His investment in professional staff at the Academy seems to yield dividends, with boys having made confessions of really important changes to their lives since opting to settle at the facility. 14-year-old George Baidoo, who moved 300km from Obuasi to join the Academy, says he has had a different life.

"I don't only play football but learn a whole new things from our leaders here". "Our coach Mr Lamptey and that man (pointing to ex-Hearts of Oak and Asante Kotoko midfielder) Mohammed Abubakar have been very instrumental. Abubakar is the assistant coach at the Academy, the one who has been taking the boys through daily drills and says he has come to appreciate the joy in impacting on these "supremely" talented guys.

A large painting of Nigeria legend in both dressing rooms at the Academy, and there are no reasons to guess why. The late Keshi was the guardian angel to Lamptey, the one who truly changed the trajectory of his football. What Lamptey is doing for this kids at his Soccer Academy, is a way he may be celebrated when these guys finally land their apparent European dreams. There are already some known graduates from Glow Lamp Academy playing professional football in Ghana and abroad. Former Hearts of Oak striker Kwame Kizito readily comes to mind, the lanky man having made his bones at Abreshia.

Odartey Lamptey tells me of several of his former clubs have expressed interest in partnering his project.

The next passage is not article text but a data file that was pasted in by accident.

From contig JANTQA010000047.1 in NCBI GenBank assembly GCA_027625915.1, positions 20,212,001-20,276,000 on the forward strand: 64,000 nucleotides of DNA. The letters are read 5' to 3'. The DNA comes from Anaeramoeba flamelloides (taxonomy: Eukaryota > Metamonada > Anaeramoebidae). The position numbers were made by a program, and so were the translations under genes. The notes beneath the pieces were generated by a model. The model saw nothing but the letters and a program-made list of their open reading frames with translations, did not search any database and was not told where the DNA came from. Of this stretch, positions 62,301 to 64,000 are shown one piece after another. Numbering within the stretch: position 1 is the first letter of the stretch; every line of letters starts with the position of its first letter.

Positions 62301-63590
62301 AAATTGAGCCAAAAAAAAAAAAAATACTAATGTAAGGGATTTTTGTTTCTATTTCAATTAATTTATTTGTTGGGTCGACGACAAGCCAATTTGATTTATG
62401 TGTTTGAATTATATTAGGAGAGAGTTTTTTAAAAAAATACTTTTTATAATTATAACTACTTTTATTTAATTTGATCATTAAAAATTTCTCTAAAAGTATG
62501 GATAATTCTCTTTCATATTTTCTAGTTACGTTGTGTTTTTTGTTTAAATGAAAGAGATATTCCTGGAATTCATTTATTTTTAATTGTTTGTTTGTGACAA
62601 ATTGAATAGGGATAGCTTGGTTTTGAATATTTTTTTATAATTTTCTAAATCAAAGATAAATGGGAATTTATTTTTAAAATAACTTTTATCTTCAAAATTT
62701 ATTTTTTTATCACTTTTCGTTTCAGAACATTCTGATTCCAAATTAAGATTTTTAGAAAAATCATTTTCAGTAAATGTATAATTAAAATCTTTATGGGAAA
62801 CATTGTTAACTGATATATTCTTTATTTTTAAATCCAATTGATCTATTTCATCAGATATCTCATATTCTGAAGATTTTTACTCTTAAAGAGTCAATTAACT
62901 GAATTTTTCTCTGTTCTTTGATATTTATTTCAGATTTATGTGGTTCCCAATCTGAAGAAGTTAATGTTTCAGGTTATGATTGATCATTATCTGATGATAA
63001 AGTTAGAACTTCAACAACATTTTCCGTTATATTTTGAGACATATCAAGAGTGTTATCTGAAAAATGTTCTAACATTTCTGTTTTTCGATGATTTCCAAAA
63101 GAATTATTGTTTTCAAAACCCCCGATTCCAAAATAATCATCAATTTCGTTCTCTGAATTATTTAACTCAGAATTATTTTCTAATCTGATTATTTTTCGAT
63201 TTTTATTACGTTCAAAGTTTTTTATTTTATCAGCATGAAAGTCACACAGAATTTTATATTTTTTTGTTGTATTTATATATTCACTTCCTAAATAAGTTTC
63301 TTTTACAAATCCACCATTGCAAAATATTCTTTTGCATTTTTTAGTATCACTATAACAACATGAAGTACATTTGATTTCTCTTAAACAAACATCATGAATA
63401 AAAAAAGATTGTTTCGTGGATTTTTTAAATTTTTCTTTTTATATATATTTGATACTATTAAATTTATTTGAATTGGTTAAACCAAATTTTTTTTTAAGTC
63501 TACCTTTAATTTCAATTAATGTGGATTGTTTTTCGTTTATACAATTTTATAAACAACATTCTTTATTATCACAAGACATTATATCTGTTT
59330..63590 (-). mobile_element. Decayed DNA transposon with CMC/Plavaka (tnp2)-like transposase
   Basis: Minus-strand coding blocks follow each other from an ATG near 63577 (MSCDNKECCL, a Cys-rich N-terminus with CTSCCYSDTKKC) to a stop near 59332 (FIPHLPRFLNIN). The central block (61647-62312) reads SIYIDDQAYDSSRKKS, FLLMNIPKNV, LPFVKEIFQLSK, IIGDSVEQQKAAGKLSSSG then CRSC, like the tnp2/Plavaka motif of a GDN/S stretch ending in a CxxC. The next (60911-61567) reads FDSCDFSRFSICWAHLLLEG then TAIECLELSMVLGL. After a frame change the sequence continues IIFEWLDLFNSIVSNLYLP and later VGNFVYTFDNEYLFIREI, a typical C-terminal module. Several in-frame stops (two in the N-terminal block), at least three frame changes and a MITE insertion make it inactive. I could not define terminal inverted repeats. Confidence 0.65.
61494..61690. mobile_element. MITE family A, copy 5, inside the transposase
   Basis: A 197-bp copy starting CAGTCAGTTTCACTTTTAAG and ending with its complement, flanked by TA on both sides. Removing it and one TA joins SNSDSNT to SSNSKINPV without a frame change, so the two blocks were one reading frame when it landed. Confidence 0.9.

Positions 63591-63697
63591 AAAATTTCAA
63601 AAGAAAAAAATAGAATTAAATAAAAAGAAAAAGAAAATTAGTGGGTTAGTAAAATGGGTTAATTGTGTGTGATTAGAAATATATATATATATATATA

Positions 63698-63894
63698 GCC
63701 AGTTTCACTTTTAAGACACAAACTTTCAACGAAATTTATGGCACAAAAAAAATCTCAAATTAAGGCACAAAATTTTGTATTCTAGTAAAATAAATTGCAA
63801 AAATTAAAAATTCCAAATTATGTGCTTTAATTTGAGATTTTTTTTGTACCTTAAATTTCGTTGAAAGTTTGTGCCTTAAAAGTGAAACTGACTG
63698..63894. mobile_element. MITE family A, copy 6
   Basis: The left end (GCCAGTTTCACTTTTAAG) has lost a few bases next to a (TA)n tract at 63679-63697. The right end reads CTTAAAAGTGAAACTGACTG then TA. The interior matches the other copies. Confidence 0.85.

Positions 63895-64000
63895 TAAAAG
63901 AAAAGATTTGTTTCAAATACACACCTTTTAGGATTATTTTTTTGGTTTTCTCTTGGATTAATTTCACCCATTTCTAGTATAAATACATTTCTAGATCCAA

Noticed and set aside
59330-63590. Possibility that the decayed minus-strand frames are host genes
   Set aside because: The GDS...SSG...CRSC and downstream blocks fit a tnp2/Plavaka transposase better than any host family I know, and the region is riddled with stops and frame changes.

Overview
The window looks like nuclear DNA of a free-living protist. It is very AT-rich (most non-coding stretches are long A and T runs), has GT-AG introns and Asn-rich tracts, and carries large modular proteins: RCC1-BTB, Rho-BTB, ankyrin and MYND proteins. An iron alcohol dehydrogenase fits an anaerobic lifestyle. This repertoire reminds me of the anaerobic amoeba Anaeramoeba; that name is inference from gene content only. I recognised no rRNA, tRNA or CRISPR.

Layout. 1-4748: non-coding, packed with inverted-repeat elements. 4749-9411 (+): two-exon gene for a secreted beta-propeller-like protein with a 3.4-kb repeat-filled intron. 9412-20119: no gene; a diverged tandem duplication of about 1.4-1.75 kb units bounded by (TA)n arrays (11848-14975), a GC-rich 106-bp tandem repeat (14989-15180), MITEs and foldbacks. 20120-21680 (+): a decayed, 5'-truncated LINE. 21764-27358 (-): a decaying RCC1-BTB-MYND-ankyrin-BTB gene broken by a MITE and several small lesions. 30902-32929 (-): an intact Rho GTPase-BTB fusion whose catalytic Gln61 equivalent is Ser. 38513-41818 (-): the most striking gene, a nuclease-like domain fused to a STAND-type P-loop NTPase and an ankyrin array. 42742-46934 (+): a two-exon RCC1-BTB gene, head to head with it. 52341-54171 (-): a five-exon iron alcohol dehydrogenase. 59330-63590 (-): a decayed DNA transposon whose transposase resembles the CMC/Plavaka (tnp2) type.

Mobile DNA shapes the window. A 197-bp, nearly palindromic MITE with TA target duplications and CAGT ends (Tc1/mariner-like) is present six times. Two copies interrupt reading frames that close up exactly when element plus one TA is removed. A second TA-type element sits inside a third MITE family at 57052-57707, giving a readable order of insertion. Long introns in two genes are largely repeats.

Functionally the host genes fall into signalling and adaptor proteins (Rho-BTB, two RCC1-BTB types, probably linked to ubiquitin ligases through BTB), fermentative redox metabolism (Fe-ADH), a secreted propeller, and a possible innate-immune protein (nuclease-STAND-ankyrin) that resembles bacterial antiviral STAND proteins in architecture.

"I have received a lot of thumbs up by former clubs, ex-players and coaches and this urges me to continue doing more". A lot of agents flock to this place when we have our quarterly tournaments and you'll be amazed to see how happy they are to see me giving back to football".

Glow Lamp Soccer Academy may grow, as he hopes, to even "reach the levels of the famed ASEC Mimosas, Barcelona’s La Masia and other top academies in the world". The facility is one to transform a lot of budding Ghanaian talents, and a big investment for Ghanaian football. As Odartey Lamptey shows me around the four separate standard football pitches and he points to a vast land overlooking the hostel and says "all that place is under development and I hope to build an ultra-modern gym and lab in future.

Approaching 1:00pm and one boy runs to hold Lamptey by the shirt and says "Sir, it's time for dining". He runs back. Lamptey smiles and tells me that 15-year-old is a skipper of the junior team, idolizes Swansea player Andre Ayew, hopes to play for Ghana Black Stars in future. But it is Lamptey, and his Glow Lamp Academy tasked with the arduous but interesting task of delivering that boy's dream.

Writer; Saddick Adams is a senior sports journalist and head of sports at Atinka Media Village.
Email: Saddickadams@yahoo.com